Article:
NOAA selects new leader for its Satellite and Information Service

NOAA announced today that Dr. Stephen Volz, a top official at NASA and an award-winning aerospace engineer, has been tapped to lead NOAA’s Satellite and Information Service (NESDIS). Volz replaces Mary E. Kicza, who retired earlier this year as the NESDIS assistant administrator. He will assume this new role on November 2.

JPSS-1 is the first in a new series of four highly advanced NOAA polar-orbiting environmental satellites.

JPSS-1 is the first in a new series of four highly advanced NOAA polar-orbiting environmental satellites. (Image credit: NOAA)

As assistant administrator, Volz will shepherd NOAA’s programs to build and launch the next generation of environmental satellites: the Joint Polar Satellite System (JPSS) and the Geostationary Operational Environmental Satellite R-Series (GOES-R), and other missions, including the Deep Space Climate Observatory, known as DSCOVR. He’ll also manage NOAA’s current spacecraft fleet and NESDIS’ vast climate, oceanographic and geophysical data operations. Data from these NESDIS assets are used throughout NOAA, across the federal family and around the world for operational weather forecasts and climate impact assessments.

Dr. Stephen Volz, NOAA assistant administrator for Satellite and Information Services

In his current position at NASA, Volz manages all of the agency’s earth science flight missions and associated activities, including 17 satellites currently operating on orbit, 12 in formulation and development, and others in the early study and design stages.
"Our space operation supports critical national needs and is undergoing significant changes both in orbit and on the ground. We were looking for someone that could bring outstanding executive leadership skills and technical expertise to NESDIS. Steve definitely fills that bill," said Dr. Kathryn Sullivan, NOAA administrator. "His NASA experience will be extremely valuable as we work with our partners to develop and bring these new satellites into service, improving the vital environmental intelligence we provide every day."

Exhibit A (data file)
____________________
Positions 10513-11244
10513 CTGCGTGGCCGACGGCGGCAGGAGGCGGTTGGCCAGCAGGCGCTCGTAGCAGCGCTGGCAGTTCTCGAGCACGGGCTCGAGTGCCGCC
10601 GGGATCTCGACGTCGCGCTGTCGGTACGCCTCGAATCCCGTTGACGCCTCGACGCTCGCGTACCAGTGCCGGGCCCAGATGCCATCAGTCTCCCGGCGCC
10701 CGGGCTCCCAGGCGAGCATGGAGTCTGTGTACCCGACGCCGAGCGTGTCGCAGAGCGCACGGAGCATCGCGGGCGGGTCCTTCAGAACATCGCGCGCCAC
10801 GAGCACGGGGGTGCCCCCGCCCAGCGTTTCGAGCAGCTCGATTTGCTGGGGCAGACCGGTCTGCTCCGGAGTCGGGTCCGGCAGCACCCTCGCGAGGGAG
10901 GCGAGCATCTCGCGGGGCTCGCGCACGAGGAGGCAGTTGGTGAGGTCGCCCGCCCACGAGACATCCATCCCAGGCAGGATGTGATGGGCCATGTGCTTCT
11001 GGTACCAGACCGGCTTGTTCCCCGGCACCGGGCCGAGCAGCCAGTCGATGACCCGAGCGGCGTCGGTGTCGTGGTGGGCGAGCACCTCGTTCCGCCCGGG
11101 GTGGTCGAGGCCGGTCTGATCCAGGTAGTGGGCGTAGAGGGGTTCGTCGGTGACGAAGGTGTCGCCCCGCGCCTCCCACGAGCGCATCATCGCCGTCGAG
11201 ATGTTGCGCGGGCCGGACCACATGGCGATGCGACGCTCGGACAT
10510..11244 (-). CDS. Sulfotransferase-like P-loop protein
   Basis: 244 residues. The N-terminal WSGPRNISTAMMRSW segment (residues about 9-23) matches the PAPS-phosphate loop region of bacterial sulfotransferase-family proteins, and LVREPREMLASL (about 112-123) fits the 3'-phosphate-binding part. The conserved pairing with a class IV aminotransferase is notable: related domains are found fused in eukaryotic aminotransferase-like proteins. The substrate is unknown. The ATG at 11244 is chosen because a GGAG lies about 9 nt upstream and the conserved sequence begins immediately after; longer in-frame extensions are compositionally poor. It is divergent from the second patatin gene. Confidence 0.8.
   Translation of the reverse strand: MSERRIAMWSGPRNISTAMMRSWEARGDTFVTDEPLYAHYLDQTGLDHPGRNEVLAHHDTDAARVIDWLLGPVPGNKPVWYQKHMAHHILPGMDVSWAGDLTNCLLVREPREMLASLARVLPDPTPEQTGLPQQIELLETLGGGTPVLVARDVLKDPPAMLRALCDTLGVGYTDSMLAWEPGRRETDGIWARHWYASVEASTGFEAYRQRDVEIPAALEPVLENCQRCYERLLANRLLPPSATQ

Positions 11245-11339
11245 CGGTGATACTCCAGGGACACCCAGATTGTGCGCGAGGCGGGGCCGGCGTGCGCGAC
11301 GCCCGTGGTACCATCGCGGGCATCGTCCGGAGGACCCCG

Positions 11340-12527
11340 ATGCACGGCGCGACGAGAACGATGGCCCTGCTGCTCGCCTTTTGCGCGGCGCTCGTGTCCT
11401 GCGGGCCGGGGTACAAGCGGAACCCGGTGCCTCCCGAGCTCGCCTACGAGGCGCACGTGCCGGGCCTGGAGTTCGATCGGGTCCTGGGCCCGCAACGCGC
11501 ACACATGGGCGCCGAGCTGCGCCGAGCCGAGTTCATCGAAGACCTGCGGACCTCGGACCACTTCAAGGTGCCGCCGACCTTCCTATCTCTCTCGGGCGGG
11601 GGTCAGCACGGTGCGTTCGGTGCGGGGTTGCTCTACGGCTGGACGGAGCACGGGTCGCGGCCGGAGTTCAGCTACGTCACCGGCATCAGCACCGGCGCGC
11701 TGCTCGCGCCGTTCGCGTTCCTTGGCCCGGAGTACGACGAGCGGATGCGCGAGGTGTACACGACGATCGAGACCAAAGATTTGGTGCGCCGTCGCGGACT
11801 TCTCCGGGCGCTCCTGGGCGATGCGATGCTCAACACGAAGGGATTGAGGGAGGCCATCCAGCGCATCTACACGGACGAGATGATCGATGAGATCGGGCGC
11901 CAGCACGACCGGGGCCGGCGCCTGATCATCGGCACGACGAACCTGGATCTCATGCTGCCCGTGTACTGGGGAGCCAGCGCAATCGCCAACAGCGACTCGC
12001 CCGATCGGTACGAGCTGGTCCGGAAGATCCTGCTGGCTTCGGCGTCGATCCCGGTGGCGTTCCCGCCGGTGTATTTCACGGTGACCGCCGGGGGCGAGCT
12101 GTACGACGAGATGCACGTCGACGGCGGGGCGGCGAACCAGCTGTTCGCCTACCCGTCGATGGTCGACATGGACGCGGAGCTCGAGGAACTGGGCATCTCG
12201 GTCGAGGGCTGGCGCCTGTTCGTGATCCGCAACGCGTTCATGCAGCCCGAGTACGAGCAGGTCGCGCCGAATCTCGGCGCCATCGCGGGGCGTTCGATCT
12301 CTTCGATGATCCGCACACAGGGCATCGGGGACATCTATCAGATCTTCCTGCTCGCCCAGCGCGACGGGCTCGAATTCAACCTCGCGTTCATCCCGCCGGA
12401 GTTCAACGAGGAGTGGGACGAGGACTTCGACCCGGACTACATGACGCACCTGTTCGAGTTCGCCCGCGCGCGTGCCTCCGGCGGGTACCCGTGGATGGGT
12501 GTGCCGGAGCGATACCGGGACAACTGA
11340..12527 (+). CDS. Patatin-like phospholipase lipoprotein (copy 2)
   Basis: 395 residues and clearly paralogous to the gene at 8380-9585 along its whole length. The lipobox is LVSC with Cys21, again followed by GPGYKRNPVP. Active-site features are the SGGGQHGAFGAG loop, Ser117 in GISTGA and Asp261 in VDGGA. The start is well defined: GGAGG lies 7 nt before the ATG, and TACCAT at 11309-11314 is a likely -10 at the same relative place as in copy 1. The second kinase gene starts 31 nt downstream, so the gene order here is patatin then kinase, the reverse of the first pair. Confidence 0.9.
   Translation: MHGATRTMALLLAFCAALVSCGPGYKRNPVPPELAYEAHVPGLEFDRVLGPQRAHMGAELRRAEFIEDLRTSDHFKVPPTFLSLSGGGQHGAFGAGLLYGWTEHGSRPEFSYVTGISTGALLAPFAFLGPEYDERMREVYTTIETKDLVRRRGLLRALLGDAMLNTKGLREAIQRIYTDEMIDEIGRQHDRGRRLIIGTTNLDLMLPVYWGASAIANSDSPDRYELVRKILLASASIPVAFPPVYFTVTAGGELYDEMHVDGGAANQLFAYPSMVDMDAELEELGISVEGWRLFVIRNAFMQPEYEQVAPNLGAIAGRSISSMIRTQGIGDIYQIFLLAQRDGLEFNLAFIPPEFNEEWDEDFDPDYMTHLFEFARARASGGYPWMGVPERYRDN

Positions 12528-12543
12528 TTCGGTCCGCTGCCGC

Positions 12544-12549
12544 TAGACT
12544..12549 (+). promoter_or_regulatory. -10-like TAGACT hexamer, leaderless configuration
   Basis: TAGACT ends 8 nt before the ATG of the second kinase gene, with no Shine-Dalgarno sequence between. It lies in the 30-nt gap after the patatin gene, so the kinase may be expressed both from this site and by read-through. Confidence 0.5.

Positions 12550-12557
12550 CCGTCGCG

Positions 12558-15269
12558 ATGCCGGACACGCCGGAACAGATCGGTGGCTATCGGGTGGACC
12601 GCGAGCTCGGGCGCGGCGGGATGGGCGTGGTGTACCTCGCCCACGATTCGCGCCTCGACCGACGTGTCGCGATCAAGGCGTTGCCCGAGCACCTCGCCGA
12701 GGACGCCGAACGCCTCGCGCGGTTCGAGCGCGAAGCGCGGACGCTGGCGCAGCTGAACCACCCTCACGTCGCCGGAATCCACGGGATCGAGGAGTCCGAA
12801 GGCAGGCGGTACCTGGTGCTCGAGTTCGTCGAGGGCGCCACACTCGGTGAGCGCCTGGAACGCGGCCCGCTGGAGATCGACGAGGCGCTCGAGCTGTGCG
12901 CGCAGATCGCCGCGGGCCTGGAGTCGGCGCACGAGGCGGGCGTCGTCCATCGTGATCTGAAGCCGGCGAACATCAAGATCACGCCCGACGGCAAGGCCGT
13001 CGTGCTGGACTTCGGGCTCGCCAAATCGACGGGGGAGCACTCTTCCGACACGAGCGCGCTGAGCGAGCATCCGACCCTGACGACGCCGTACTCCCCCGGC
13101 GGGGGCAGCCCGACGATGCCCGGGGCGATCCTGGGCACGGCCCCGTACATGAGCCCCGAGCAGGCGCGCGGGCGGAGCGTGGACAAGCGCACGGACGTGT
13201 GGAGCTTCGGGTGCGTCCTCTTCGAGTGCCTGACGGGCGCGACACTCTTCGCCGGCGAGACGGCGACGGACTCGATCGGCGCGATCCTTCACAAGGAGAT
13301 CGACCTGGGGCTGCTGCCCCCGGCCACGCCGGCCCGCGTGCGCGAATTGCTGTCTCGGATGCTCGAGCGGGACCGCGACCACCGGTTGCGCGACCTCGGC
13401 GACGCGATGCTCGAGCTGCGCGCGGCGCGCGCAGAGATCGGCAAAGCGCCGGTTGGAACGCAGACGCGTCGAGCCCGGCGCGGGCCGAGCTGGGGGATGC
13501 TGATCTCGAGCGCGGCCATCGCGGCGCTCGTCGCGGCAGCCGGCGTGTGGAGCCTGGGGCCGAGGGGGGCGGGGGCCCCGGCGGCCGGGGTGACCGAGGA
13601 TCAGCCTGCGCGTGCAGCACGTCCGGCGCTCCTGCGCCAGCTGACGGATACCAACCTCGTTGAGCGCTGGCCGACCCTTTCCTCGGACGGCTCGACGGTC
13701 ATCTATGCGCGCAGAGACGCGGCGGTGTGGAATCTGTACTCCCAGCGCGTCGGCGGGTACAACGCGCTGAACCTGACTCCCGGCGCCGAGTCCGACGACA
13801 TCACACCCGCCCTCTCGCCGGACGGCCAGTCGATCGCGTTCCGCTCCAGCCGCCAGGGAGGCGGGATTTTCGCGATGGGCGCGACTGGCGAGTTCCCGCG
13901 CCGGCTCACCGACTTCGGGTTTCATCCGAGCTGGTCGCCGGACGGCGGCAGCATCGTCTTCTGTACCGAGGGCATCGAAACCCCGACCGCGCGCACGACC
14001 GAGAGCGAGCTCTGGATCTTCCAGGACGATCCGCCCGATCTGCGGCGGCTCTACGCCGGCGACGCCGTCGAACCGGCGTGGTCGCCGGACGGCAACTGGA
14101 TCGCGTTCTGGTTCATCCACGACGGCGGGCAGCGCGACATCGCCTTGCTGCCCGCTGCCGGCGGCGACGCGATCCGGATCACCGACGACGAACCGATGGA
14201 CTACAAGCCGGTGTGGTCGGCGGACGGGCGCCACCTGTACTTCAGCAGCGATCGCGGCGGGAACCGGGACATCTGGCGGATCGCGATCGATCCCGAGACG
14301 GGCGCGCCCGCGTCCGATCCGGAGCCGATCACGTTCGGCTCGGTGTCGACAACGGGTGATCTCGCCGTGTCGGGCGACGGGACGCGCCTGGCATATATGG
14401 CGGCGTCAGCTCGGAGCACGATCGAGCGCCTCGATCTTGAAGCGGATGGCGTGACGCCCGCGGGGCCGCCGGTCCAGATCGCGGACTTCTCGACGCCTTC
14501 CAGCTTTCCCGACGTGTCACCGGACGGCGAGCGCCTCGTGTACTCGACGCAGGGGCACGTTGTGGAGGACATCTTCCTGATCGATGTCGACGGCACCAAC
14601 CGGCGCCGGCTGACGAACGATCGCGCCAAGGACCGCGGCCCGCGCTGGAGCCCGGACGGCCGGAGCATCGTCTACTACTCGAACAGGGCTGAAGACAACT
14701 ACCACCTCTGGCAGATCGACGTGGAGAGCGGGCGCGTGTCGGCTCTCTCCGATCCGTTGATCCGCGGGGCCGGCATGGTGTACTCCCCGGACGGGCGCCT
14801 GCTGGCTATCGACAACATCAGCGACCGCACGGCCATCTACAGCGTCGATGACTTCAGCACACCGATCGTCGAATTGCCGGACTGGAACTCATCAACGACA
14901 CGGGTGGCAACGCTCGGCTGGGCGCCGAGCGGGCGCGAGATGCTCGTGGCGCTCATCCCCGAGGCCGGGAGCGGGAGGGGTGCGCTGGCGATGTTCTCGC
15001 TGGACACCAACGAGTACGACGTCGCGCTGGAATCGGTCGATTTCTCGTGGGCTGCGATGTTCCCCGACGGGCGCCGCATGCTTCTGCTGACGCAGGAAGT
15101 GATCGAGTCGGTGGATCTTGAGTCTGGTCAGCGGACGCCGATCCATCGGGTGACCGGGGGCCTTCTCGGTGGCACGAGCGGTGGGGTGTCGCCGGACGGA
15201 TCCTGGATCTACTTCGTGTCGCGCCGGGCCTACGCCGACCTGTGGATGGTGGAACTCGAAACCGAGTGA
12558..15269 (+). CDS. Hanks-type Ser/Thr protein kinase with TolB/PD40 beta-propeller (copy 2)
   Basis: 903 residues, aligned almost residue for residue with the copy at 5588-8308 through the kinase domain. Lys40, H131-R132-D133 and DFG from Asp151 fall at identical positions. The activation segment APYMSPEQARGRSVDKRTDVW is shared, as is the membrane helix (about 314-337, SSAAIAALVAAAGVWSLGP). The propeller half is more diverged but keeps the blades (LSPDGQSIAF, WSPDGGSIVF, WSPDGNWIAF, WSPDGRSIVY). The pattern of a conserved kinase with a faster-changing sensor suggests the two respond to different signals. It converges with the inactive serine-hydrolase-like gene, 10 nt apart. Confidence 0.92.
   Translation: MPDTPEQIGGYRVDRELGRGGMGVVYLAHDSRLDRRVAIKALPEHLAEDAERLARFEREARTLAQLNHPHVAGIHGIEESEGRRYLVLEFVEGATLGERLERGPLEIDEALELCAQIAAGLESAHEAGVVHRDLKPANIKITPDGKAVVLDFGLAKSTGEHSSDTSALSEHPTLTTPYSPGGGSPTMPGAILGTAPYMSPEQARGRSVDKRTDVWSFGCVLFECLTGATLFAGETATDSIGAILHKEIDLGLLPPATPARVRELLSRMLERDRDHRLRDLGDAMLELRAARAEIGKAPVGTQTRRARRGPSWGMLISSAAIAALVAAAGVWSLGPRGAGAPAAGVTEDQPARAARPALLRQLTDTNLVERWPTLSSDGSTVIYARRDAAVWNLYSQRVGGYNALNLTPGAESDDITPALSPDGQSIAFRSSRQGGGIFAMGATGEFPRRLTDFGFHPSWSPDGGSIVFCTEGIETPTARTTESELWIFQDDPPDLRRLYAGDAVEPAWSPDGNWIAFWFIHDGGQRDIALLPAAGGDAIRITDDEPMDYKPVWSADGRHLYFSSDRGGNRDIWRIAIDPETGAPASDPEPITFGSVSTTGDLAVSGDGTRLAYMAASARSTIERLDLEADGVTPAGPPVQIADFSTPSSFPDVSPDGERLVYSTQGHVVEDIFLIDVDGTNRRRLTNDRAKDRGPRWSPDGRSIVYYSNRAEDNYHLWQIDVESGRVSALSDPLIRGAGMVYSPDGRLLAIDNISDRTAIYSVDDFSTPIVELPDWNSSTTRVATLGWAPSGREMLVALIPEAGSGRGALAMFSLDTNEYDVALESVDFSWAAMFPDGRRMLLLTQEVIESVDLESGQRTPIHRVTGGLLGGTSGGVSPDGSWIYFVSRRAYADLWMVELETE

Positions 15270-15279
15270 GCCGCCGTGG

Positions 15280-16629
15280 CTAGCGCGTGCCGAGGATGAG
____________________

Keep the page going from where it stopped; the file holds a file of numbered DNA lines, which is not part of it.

Before joining NOAA, Volz was the associate director for Flight Programs in the earth science division, NASA science mission directorate. He planned and executed an annual flight program budget of more than $1 billion and directly managed a team of 12 senior managers and collaborated with many senior scientists, engineers, managers and government and industry executives within NASA and in the broader community.
“This is an exciting time for the dedicated personnel at NESDIS. The agency has an incredible mission and one that is going to become even more critical as the demand and need for environmental data increases,” said Volz. “I’m eager to come aboard and join the team.”

"We are thrilled that NOAA has selected one of our top program managers to manage the environmental satellite effort,” said John Grunsfeld, astronaut and associate administrator of NASA’s science mission directorate. “I look forward to working with him in this new role interfacing with NASA's Joint Agency Satellite Division as we both continue to support a weather-ready nation."

While at NASA, Volz was the earth science program executive for a series of earth science missions, including: CloudSat, CALIPSO and ICESat. He led the senior review for the earth science operating missions. Volz worked for NASA’s Goddard Space Flight Center as an instrument manager, a systems engineer and a cryogenic systems engineer on missions and instruments including the Cosmic Background Explorer (COBE). In addition to his government service, Volz worked in the private sector as a project manager and principal engineer at the Ball Aerospace & Technologies Corp., leading the design and development of the Space Infrared Telescope Facility (SIRTF) cryostat system, renamed the Spitzer Space Telescope after launch, among other projects.

Volz is a member of several professional societies, including the American Physical Society, the American Astronomical Society, the American Geophysical Union and the American Meteorological Society. He is a senior member of the Institute of Electrical and Electronics Engineers and an active member of the Geoscience and Remote Sensing Society. He is the recipient of several awards, including from NASA the Silver Snoopy Award (1994) and the Goddard Space Flight Center John Boeckel Award for Engineering Excellence (1992), and the Ball Corporation Award of Excellence (2001).

Dr. Volz earned his Ph.D. in experimental condensed matter physics at the University of Illinois at Urbana-Champaign in 1986, an M.S. in physics from Illinois in 1981 and a B.S in physics from the University of Virginia in 1980. He has more than 20 publications in peer reviewed journals.

NOAA’s mission is to understand and predict changes in the Earth's environment, from the depths of the ocean to the surface of the sun, and to conserve and manage our coastal and marine resources. Join us on FacebookTwitterInstagram and our other social media channels.

John Leslie